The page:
Paper money is so old hat. While De La Rue - which makes banknotes for 150 currencies - struggles with production problems and management turmoil, in one part of Malaysia, they are looking at an ancient alternative - gold.
In a move applauded by some local Muslims, the state government of Kelantan said it was introducing a new monetary system featuring standardised gold and silver coins based on the traditional dinar and dirham coins once used by the Ottoman Empire.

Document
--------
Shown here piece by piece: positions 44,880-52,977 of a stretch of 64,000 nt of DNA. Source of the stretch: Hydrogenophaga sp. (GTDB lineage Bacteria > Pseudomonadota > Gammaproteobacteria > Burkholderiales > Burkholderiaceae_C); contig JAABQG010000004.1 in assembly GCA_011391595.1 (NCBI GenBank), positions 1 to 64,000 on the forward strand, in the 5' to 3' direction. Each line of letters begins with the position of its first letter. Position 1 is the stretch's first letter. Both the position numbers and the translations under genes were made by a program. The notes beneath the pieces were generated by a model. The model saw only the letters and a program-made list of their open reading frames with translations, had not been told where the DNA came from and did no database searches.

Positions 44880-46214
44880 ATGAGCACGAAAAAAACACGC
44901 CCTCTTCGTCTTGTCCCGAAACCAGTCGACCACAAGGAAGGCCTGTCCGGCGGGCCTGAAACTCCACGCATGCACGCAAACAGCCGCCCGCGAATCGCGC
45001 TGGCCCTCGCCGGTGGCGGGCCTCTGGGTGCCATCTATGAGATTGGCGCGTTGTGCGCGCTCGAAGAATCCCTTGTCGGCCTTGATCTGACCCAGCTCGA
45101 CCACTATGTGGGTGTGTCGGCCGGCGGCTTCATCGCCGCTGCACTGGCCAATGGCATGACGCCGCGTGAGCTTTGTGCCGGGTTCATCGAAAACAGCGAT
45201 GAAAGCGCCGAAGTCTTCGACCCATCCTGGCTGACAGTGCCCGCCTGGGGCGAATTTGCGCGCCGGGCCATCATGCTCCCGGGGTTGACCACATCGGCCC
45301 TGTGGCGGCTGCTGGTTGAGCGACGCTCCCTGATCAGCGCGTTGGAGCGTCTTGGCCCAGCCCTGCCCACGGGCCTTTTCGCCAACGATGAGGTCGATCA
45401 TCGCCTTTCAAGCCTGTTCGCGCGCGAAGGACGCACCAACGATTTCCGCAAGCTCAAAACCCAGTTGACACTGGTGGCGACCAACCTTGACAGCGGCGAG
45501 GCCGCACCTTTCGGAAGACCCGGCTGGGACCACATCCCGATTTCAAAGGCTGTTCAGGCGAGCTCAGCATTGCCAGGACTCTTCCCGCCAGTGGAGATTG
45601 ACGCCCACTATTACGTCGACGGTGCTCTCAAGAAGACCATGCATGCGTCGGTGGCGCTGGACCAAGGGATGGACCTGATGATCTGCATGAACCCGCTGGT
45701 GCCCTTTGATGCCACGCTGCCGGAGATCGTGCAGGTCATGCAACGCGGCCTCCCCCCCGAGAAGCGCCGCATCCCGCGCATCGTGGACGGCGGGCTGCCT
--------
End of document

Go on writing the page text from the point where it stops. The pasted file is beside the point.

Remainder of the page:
Nik Abdul Aziz, the state’s chief minister, spoke in visionary terms of an economy in which state civil servants would be paid in the new sharia currency, and the poor would be protected against inflation by the intrinsic value of the precious metals used to produce it.
About 1,000 shops and restaurants in the state have said they will accept the new currency, which follows an earlier issue of gold dinars in 2006. The coins comply with traditional Islamic teaching on the use of coins with intrinsic value as a medium of exchange, rather than paper money.